Going in for a vampire facial, only to see a few drops of blood on the apples of my cheeks, the area surrounding my nostrils, and where the Dermapen abruptly burst a particularly stubborn period pimple on my chin, was disappointing. Not that I’m a super-gory human, but I love me some My Favorite Murder and the idea of going under the pen to come out equally as bloody (and beautiful) as her royal Kim-ness. 
The good thing about vampire facelift is that it avoids one of the major side effect of facial filler, which is allergic reactions to animal or synthetic components. As mentioned above, due to the fact that the mixture of the selphyl compound is mostly from the patients blood samples, it reduces the probability of such allergy related side effects. In fact, this benefit is one of the reason for vampire face-lift is so popular right now.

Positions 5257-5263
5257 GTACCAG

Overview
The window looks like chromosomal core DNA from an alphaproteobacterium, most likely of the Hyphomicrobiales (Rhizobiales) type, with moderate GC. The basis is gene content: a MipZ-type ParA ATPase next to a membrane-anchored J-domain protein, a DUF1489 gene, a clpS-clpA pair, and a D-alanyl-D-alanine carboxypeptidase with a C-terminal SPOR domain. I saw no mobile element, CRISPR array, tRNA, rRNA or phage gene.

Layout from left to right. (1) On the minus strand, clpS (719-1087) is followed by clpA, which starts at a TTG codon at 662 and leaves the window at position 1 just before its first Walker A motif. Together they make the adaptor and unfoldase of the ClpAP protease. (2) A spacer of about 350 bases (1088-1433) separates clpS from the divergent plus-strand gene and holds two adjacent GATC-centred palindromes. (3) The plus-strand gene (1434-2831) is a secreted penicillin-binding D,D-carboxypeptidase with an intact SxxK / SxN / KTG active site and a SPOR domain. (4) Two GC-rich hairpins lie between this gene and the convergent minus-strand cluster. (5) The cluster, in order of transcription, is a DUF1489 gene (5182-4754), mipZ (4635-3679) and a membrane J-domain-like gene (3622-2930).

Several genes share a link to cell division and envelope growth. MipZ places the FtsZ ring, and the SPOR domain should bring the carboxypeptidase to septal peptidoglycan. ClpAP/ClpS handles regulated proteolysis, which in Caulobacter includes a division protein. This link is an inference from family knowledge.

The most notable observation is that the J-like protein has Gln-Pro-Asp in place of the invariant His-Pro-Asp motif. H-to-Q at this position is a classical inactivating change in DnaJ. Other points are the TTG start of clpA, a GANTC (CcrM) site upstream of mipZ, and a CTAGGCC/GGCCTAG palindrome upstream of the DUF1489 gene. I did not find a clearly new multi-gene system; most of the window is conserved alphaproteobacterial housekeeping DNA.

So, what is it and how does it work, exactly? Don't let the name fool you. In fact, "It's usually done in full light of day," says Beverly Hills-based dermatologist Ava Shamban. In all seriousness, the treatment is a "combination of a microdermabrasion, followed by the application of PRP (platelet-rich plasma)," says Shamban. "The PRP is derived from the serum portion of the blood, which contains platelets. The platelets contain high levels of growth factors, which, when applied to the skin, will stimulate cell turnover."
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